3 Steps To Improve Your Golf Putting Technique

3 Steps To Improve Your Golf Putting Technique

If you want to improve your golf putting technique and performance on the greens, then I would recommend that you work on the 3 steps below. If you get these 3 elements in place then you are going to be well on your way to lowering your golf handicap and scores.

The first step you want to take to improve your golf putting technique is to develop a putting setup that is reliable and feels comfortable. By doing this you will be creating an excellent foundation on which to build a consistent putting technique.

The putting setup will include your putting grip, where your ball is located in your stance, how you address the golf ball with your putter, where you eye line should be and adopting a comfortable posture that is balanced and correctly aligned.

If you get your putting setup right, then you will have an excellent foundation from which to build a consistent and reliable golf putting technique. The second step is to groove a consistent putting stroke.

There are really only 2 types of putting stroke that are effective, the arc putting stroke or the pendulum putting. I would recommend using the pendulum style stroke, as this is the easiest to master and will ultimately give you the most consistency in your putting technique.

The final step is to create a putting routine for yourself, which will include stages for reading the green, making sure your alignment is correct, having a few practice strokes and then making the putt.

A good putting routine will help you to keep focused and stop any negative thoughts of previous missed putts creeping in, because you will be concentrating on you stages of the routine. It will also give you something to fall back on if you are having a bad day on the putting greens.

If you work on and perfect the above 3 steps to improving your golf putting technique, then you will start to see some consistency and success in you overall putting performance.

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Basic Dental Prevention Saves Lives

Basic Dental Prevention Saves Lives

Do you put on a seat belt when you drive?

If so, why?

My guess is that it is either because you are compelled to do so by law, or (if you live in the U.S.) you believe the National Highway Traffic Safety Administration (NHTSA), who claim that seat belts save about 13,000 lives a year, nationwide.

The few seconds it takes you to snap on your seat belt buckle reduces the chance of dying in a car crash by 45%, and of being injured by about half. Nevertheless, seat belts are not likely to play a big role in saving your life, because chances are you won’t find yourself in a serious automobile accident. Let’s face it, fortunately, most people never find themselves in that circumstance.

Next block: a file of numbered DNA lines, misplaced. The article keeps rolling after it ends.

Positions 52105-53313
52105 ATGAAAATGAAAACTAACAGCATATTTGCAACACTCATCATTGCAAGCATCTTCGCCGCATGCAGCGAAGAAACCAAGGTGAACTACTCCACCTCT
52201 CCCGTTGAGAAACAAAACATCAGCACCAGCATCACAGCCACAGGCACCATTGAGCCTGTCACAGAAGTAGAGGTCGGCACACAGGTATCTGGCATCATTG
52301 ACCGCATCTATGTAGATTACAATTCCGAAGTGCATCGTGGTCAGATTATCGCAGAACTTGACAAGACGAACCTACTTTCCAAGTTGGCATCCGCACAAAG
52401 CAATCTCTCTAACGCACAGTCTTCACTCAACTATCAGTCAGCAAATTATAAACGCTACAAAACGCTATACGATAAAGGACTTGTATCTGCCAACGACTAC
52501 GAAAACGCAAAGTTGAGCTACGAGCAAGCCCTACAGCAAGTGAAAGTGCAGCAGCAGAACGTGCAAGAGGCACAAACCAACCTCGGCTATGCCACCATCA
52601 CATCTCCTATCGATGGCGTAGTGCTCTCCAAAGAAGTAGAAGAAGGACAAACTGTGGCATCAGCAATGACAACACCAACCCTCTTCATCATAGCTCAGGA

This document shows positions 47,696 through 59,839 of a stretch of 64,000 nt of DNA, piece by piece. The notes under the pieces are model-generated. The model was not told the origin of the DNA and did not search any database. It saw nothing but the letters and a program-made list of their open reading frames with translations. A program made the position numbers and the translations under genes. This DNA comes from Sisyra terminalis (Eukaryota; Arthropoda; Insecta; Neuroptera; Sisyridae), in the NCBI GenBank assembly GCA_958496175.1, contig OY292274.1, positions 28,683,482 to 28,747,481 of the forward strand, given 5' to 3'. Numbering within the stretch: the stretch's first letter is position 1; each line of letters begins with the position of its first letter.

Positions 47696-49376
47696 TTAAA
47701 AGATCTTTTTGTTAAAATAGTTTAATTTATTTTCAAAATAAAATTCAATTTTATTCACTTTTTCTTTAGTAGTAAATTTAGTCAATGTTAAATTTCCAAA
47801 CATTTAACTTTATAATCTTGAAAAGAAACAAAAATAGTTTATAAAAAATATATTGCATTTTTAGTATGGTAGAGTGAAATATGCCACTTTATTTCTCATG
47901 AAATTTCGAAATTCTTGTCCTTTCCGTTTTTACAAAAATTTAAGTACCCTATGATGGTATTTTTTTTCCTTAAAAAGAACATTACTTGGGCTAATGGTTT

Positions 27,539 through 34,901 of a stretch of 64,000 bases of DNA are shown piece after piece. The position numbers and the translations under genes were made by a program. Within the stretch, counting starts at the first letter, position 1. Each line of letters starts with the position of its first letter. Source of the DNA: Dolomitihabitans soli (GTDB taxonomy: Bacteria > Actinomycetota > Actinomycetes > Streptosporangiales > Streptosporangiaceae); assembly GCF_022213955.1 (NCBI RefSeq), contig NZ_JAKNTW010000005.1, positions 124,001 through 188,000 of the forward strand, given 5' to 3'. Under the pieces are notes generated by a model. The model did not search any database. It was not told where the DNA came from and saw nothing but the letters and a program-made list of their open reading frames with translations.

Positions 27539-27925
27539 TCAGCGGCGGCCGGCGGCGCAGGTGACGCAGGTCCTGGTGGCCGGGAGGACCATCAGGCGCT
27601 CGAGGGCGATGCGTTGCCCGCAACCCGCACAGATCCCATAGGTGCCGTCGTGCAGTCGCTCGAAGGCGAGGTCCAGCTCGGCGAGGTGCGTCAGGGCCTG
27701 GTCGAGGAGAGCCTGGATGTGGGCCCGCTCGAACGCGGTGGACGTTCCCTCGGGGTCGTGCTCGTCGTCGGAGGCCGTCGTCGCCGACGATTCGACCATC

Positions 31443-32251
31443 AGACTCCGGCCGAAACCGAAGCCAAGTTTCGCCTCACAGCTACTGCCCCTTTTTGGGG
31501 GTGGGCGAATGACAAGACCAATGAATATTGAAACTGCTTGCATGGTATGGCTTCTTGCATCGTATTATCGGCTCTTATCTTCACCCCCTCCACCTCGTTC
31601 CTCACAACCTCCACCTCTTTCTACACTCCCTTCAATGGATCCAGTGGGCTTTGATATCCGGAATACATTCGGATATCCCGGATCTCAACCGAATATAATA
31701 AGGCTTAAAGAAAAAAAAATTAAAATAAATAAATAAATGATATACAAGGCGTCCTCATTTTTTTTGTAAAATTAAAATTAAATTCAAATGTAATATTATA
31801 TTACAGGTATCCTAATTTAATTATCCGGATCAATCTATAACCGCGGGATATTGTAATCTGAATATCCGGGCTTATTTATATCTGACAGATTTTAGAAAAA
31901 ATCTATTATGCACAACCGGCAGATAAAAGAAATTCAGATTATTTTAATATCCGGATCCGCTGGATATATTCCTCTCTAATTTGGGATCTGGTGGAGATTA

On the other hand, gum disease (either gingivitis or periodontal disease) affects up to 80 percent of the population.

In other articles, you may have heard that periodontal disease is the leading cause of tooth loss among adults. The shocking reality is that this is probably the least notable consequence of periodontal disease.

Periodontal disease is a significant risk factor for stroke, heart disease, certain respiratory problems, low birth-weight infants, and some forms of cancer.

While very few people will die in a car crash, a great deal more will die from a heart attack, stroke, or cancer. Addressing periodontal disease via preventive techniques can significantly reduce your chances of dying from any one of these afflictions.

If this simple logic is not enough to convince you of the need to brush after meals, floss daily and eat a healthy diet, it may help you to know that over the past few decades, there have been hundreds of peer-reviewed medical studies published in journals showing periodontal disease to be a risk factor for heart attacks.

While periodontal disease is certainly not the only factor in the occurrence of cardiovascular diseases or cancer, there is definitely a link. The modern thinking regarding the connection has to do with the long-term inflammatory nature of gum disease. In simple terms, periodontal disease is a bacterial infection of the gums and bone supporting the teeth. As with most any infection in the body, this leads to inflammation.

Often having no symptoms that are detectable by the patient, bacteria from periodontal disease can affect blood vessels on the walls of your heart. If you have gum disease, the bacteria can easily invade the blood stream through one of many open portals. Let’s face it, it is a relatively short trip from the mouth to the heart after all.

Bacteria in the blood may also stimulate liver production of C-reactive proteins and fibrinogen. Both these substances have been linked to heart attacks.

Persons who successfully treated their periodontal disease have also been shown to experience improved cholesterol levels and demonstrated lowered blood pressure. Most readers will recognize these as factors frequently associated with cardiovascular disease.

The bottom line: while we generally don’t hesitate to …